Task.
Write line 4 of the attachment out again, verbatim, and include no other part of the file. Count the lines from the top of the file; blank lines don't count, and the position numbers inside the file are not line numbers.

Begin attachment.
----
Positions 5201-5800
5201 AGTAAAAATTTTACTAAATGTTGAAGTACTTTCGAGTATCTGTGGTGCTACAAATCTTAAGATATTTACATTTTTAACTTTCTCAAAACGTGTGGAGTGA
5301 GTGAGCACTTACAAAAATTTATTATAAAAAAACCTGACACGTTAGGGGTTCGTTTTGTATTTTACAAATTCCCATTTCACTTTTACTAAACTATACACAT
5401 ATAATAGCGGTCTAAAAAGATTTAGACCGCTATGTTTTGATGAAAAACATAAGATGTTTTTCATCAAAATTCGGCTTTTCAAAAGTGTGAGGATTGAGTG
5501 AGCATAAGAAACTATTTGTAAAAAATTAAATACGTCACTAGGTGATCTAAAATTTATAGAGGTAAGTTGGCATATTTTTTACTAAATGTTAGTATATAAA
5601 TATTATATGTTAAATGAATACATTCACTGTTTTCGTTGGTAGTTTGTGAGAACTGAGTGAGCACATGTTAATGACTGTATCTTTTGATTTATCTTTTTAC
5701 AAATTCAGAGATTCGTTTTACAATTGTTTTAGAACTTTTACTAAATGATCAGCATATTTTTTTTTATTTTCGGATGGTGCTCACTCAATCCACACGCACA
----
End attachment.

5401 ATAATAGCGGTCTAAAAAGATTTAGACCGCTATGTTTTGATGAAAAACATAAGATGTTTTTCATCAAAATTCGGCTTTTCAAAAGTGTGAGGATTGAGTG